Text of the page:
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There is also an asteroid called 53 Kalypso.

Calypso (/kəˈlɪps/ kə-LIP-soh; Greek: Καλυψώ) is a moon of Saturn. It was discovered in 1980, from ground-based observations, by Dan Pascu, P. Kenneth Seidelmann, William A. Baum, and Douglas G. Currie, and was provisionally designated S/1980 S 25 (the 25th satellite of Saturn discovered in 1980).[4] Several other apparitions of it were recorded in the following months: S/1980 S 29, S/1980 S 30,[5] S/1980 S 32,[6] and S/1981 S 2.[7] In 1983 it was officially named after Calypso of Greek mythology.[a] It is also designated as Saturn XIV or Tethys C.

N00151485 Calypso crop.jpg
Calypso image from Cassini
(February 13, 2010)
Discovered by
  • Dan Pascu
  • P. Kenneth Seidelmann
  • William A. Baum
  • Douglas G. Currie
Discovery dateMarch 13, 1980
Orbital characteristics
294619 km
1.887802 d[1]
Inclination1.56° (to Saturn's equator)
Satellite ofSaturn
Physical characteristics
Dimensions30.2 × 23 × 14 km [2]
Mean radius
10.7±0.7 km[2]
Albedo1.34±0.10 (geometric) [3]

Calypso is co-orbital with the moon Tethys, and resides in Tethys' trailing Lagrangian point (L5), 60 degrees behind Tethys. This relationship was first identified by Seidelmann et al. in 1981.[8] The moon Telesto resides in the other (leading) Lagrangian point of Tethys, 60 degrees in the other direction from Tethys. Calypso and Telesto have been termed "Tethys trojans", by analogy to the trojan asteroids, and are half of the four presently known trojan moons.

Like many other small Saturnian moons and small asteroids, Calypso is irregularly shaped, has overlapping large craters, and appears to also have loose surface material capable of smoothing the craters' appearance. Its surface is one of the most reflective (at visual wavelengths) in the Solar System, with a visual geometric albedo of 1.34.[3] This very high albedo is the result of the sandblasting of particles from Saturn's E-ring, a faint ring composed of small, water-ice particles generated by Enceladus' south polar geysers.[9]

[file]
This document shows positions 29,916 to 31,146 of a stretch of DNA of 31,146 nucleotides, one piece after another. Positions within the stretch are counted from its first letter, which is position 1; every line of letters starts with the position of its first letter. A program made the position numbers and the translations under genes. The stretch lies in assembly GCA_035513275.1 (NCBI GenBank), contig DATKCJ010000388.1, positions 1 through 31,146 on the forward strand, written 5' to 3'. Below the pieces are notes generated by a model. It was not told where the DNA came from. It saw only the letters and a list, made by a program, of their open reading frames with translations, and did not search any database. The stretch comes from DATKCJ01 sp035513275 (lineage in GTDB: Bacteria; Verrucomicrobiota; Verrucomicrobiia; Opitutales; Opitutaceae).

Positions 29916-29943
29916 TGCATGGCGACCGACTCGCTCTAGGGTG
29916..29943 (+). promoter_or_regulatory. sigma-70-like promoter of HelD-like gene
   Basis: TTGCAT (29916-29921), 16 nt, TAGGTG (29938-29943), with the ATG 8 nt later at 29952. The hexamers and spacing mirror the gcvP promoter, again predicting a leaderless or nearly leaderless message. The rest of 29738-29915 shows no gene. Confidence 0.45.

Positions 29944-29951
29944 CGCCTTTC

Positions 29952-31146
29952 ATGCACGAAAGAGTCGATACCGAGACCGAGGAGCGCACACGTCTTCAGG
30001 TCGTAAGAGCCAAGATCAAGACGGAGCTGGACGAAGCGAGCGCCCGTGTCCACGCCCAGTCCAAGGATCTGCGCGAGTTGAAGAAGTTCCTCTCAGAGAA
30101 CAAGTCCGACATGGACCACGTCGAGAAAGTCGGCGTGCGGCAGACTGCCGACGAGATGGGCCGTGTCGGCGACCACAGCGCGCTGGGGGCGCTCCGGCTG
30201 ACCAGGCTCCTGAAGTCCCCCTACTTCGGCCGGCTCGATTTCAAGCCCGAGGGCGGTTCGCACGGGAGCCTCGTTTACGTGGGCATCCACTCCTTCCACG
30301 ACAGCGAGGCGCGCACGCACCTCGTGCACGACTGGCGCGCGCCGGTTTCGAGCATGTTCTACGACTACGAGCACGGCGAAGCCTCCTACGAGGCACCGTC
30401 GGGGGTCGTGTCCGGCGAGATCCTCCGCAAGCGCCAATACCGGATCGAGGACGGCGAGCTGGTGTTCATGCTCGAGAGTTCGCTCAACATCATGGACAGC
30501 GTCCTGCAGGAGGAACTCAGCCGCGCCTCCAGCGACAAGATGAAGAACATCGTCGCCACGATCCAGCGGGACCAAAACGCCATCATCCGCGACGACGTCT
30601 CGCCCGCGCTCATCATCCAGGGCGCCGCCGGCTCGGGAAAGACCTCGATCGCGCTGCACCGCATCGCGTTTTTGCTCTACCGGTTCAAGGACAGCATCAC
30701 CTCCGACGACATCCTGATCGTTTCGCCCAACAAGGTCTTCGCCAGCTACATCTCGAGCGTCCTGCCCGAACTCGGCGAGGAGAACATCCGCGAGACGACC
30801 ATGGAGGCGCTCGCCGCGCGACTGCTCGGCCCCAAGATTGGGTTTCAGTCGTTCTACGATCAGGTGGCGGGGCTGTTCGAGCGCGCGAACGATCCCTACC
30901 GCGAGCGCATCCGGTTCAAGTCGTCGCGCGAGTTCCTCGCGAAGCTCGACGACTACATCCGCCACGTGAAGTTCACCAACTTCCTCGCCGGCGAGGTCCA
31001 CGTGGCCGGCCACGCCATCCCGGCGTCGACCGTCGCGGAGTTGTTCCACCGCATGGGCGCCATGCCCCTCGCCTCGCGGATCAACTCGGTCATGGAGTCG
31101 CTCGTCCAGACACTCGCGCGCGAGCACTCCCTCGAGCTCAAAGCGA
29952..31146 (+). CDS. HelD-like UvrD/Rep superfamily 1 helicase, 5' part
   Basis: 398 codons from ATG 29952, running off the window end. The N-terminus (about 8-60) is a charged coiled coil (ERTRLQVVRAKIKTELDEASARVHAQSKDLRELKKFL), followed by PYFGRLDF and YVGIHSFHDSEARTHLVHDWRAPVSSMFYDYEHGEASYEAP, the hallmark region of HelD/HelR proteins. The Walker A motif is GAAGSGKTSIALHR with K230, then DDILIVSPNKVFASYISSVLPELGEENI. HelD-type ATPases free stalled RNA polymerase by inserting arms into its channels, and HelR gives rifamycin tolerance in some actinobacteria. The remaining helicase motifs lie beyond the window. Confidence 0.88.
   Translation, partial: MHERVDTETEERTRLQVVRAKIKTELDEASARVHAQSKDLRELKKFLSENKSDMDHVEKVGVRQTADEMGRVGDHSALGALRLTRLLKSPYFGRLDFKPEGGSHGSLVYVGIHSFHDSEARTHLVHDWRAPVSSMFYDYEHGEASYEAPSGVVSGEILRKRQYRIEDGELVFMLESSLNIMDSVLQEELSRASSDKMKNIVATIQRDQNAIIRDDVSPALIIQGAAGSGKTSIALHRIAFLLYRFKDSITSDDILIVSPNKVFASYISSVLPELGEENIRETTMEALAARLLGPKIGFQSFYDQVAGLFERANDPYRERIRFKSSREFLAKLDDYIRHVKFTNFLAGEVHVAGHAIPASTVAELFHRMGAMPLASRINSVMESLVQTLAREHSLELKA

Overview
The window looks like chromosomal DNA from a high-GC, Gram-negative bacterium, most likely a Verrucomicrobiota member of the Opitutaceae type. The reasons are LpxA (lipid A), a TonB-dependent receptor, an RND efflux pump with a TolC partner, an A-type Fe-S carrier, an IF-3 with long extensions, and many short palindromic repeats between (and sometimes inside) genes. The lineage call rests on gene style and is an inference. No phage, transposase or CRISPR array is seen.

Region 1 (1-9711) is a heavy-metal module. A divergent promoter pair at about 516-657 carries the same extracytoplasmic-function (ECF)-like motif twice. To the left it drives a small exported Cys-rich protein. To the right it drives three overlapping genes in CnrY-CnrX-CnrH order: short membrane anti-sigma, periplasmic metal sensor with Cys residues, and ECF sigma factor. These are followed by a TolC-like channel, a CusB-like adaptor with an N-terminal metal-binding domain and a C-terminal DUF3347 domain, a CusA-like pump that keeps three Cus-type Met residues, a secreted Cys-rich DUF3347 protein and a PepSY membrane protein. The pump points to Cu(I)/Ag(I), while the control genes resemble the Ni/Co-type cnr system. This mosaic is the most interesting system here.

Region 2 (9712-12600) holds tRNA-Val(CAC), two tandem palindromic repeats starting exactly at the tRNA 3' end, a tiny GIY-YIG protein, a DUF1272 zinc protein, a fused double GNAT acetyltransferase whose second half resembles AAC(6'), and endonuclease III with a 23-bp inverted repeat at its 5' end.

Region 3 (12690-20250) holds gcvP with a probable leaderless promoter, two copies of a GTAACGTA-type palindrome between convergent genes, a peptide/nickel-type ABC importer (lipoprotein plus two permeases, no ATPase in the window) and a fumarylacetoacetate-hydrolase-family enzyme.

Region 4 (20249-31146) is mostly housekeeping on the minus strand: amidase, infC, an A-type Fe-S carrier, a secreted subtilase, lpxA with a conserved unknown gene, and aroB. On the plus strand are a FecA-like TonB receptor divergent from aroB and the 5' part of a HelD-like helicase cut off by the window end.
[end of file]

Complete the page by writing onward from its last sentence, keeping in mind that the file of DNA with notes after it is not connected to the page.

See alsoEdit



  1. ^ Transactions of the International Astronomical Union, Vol. XVIIIA, 1982 (confirms Janus, names Epimetheus, Telesto, Calypso) (mentioned in IAUC 3872: Satellites of Jupiter and Saturn, September 30, 1983)



  • Marsden, Brian G. (July 31, 1980). "Satellites of Saturn" (discovery). IAU Circular. 3496. Retrieved 2011-12-23.
  • Marsden, Brian G. (December 11, 1980). "Satellites of Saturn". IAU Circular. 3549. Retrieved 2011-12-23.
  • Marsden, Brian G. (April 16, 1981). "Satellites of Saturn". IAU Circular. 3593. Retrieved 2011-12-23.
  • Marsden, Brian G. (May 18, 1981). "Satellites of Saturn". IAU Circular. 3605. Retrieved 2011-12-23.
  • Marsden, Brian G. (September 30, 1983). "Satellites of Jupiter and Saturn". IAU Circular. 3872. Archived from the original on 2011-07-25. Retrieved 2011-12-23.
  • Mason, Betsy (February 15, 2010). "New Close-Ups of Saturn's Moons Mimas and Calypso". Condé Nast Digital. Retrieved 2011-12-23.
  • Seidelmann, P. K.; Harrington, R. S.; Pascu, D.; Baum, W. A.; Currie, D. G.; Westphal, J. A.; Danielson, G. E. (1981). "Saturn satellite observations and orbits from the 1980 ring plane crossing". Icarus. 47 (2): 282. Bibcode:1981Icar...47..282S. doi:10.1016/0019-1035(81)90172-X.
  • Thomas, P. C. (July 2010). "Sizes, shapes, and derived properties of the saturnian satellites after the Cassini nominal mission" (PDF). Icarus. 208 (1): 395–401. Bibcode:2010Icar..208..395T. doi:10.1016/j.icarus.2010.01.025.
  • Verbiscer, A.; French, R.; Showalter, M.; Helfenstein, P. (9 February 2007). "Enceladus: Cosmic Graffiti Artist Caught in the Act". Science. 315 (5813): 815. Bibcode:2007Sci...315..815V. doi:10.1126/science.1134681. PMID 17289992. Retrieved 20 December 2011. (supporting online material, table S1)

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